[Blood Shed in This War: Civil War Illustrations by Captain Adolph Metzner, 32nd Indiana by Michael A. Peake (Indiana Historical Society Press, 2010). Hardcover, color plates, bibliography, index. 142 Pages. ISBN:978-0-87195-269-1 $34.95]
Born in 1834 in the German state of Baden-Wuerttemberg and educated as a pharmacist, Adolph Metzner immigrated to the U.S. in 1856. He settled in Louisville, Kentucky but when the Civil War broke out he crossed the border and joined a "German" Indiana infantry regiment (the 32nd). Camped with his comrades, Metzner crafted what would become an expansive series of pencil and pen sketches and watercolor paintings. Accompanied by Michael Peake's short chapter biography of Metzner and his overview history of the 32nd's war service, these images have been reproduced in full color in Blood Shed in This War.
Metzner's personal portraits and camp, landscape, and battlefield scenes range from amusing caricatures to deadly serious subject matter. As examples of the former, he depicts his division (and later corps) commander Alexander McCook as an enormously fat figure and inserts his caricatures of regimental comedian Jacob Lawinsky into many camp scenes. More serious material includes several drawings and paintings of the casualties of war, among the most gruesome a watercolor showing two headless Confederate bodies propped against a tree, tongues lolling from bloody neck stumps. The subjects of Metzner's portrait drawings are more often fellow officers like Henry von Treba and August Willich than enlisted men. Many of the sketches are related to Rowlett's Station, the December 1861 battle that made the regiment famous.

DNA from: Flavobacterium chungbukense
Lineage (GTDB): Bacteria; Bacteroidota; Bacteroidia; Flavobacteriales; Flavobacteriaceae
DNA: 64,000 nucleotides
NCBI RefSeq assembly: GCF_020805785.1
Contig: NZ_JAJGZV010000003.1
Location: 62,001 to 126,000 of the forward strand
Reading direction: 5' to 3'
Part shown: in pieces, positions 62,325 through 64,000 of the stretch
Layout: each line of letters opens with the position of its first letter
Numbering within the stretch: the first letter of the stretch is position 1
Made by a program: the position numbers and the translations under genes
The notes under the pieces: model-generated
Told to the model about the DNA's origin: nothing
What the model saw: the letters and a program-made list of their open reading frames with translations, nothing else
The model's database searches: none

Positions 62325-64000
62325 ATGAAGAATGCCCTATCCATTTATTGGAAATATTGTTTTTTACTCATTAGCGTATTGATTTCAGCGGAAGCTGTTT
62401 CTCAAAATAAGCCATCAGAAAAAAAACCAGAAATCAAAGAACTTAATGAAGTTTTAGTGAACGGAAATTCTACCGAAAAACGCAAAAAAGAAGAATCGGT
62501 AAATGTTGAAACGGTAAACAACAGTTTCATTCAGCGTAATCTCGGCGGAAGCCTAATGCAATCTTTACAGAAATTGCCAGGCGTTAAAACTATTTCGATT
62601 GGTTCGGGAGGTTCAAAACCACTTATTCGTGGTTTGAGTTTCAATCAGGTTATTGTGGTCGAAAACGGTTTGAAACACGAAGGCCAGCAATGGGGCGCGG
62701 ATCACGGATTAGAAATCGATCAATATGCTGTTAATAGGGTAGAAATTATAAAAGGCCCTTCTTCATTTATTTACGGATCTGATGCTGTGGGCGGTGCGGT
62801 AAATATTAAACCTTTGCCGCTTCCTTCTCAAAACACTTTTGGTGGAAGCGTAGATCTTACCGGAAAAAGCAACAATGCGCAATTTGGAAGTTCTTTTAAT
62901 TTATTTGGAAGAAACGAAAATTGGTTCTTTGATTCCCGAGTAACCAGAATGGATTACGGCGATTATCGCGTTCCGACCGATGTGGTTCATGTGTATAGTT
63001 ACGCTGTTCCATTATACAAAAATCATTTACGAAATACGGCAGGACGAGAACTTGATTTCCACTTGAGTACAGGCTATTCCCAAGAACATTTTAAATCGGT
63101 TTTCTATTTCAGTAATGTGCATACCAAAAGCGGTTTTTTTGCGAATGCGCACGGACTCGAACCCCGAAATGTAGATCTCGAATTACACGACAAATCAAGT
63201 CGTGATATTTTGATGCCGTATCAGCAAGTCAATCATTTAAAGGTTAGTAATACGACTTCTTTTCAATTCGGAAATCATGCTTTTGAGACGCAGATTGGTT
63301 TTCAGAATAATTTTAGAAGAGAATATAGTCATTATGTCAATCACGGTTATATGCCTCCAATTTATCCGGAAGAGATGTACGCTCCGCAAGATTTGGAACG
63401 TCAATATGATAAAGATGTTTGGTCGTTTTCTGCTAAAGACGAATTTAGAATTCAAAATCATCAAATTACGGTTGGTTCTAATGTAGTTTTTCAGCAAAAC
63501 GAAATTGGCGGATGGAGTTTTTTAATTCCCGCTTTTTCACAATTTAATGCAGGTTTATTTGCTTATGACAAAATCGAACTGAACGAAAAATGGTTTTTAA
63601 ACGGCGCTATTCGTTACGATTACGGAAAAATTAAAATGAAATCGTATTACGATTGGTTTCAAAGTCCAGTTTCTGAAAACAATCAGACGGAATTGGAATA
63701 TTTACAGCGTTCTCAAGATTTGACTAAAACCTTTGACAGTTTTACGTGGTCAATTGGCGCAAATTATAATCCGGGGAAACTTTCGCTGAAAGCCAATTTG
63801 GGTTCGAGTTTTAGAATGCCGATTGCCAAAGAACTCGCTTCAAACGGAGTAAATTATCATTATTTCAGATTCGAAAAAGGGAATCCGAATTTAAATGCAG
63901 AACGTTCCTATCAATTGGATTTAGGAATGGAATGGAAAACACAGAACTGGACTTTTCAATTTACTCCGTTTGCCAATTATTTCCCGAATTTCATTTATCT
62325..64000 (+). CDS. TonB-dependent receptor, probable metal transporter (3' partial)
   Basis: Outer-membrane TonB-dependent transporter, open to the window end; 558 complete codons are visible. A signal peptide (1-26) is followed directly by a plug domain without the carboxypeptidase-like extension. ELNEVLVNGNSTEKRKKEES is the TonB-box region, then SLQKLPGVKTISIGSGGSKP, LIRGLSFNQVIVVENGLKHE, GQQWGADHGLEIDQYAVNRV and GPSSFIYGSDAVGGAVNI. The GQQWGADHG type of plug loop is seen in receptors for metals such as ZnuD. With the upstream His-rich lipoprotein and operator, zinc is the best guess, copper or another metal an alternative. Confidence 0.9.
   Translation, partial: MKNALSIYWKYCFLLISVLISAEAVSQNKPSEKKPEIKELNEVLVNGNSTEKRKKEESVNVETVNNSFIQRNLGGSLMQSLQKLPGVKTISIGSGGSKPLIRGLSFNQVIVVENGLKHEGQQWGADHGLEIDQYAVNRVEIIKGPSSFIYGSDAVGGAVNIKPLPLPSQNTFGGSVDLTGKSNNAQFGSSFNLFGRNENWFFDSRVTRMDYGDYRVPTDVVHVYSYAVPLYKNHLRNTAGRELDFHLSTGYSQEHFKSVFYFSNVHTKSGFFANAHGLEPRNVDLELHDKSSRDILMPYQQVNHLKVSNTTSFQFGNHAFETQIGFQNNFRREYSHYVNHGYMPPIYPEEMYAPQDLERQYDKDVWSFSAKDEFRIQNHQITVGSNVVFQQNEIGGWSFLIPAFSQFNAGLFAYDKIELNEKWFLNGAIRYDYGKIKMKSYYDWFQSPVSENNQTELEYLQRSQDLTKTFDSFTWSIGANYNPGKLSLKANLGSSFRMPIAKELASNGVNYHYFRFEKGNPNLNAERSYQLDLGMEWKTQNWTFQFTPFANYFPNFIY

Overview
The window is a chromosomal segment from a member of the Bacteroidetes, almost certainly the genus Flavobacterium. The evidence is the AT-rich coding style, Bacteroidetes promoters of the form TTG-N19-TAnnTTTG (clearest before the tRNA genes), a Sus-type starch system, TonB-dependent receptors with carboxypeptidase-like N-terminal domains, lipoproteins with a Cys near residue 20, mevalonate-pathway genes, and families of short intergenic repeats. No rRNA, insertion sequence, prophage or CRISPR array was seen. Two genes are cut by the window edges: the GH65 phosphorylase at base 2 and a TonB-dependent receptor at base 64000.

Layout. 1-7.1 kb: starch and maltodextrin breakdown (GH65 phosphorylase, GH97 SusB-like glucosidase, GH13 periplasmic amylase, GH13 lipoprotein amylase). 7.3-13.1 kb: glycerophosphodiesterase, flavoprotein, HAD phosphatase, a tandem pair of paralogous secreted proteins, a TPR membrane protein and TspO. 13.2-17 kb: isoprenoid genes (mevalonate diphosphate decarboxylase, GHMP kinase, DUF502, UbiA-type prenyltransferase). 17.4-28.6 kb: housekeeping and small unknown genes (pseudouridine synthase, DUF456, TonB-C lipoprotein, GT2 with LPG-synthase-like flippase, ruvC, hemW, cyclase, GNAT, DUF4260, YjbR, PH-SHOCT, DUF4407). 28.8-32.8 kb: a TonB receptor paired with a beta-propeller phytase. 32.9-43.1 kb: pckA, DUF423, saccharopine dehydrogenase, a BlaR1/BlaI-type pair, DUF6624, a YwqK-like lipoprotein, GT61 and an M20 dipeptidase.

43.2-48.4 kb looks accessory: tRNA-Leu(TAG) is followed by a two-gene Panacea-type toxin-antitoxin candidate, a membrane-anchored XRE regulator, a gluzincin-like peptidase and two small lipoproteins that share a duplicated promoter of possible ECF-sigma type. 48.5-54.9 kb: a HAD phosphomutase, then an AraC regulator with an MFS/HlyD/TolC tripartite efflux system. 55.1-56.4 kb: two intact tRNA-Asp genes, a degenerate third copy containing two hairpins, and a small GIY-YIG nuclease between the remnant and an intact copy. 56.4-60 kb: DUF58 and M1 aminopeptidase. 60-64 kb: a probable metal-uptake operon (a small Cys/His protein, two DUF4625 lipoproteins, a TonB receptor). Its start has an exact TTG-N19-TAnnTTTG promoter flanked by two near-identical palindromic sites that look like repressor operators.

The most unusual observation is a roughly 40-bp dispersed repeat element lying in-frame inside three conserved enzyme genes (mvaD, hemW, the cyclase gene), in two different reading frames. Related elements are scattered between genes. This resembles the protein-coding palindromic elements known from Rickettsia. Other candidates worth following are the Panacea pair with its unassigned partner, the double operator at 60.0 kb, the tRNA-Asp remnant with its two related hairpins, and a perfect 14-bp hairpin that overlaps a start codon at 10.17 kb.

In addition to his more static camp views, Metzner also drew and painted some rather dramatic action scenes. Much of the art presented in the book appears crudely drawn and unfinished, and would probably be considered idiosyncratic folk art more than anything else, but several of the scenes of men and units (especially artillery batteries) on the move reveal the artist to have some real talent. Perhaps the most impressive example is a stormy river crossing watercolor titled "Beginning of the Atlanta Campaign, May 10, 1864" (pg. 43).
Michael Peake complements the art compilation with a brief biographical sketch of Metzner, whose post war career included the co-founding of a pharmaceutical firm and a tile company. The author also offers a fine overview of the formation of the 32nd Indiana and its roles in the Battle of Rowlett's Station and the Shiloh, Kentucky, Murfreesboro, Chickamauga (where Metzner was wounded), Chattanooga, and Atlanta campaigns. Peake and his publisher deserve a lot of credit for their quality reproductions of Metzner's illustrations and for bringing them to the public's attention. Blood Shed in this War should appeal to readers interested in Civil War art, the contributions of ethnic Germans to the Union war effort, and the role of the 32nd Indiana in the western theater.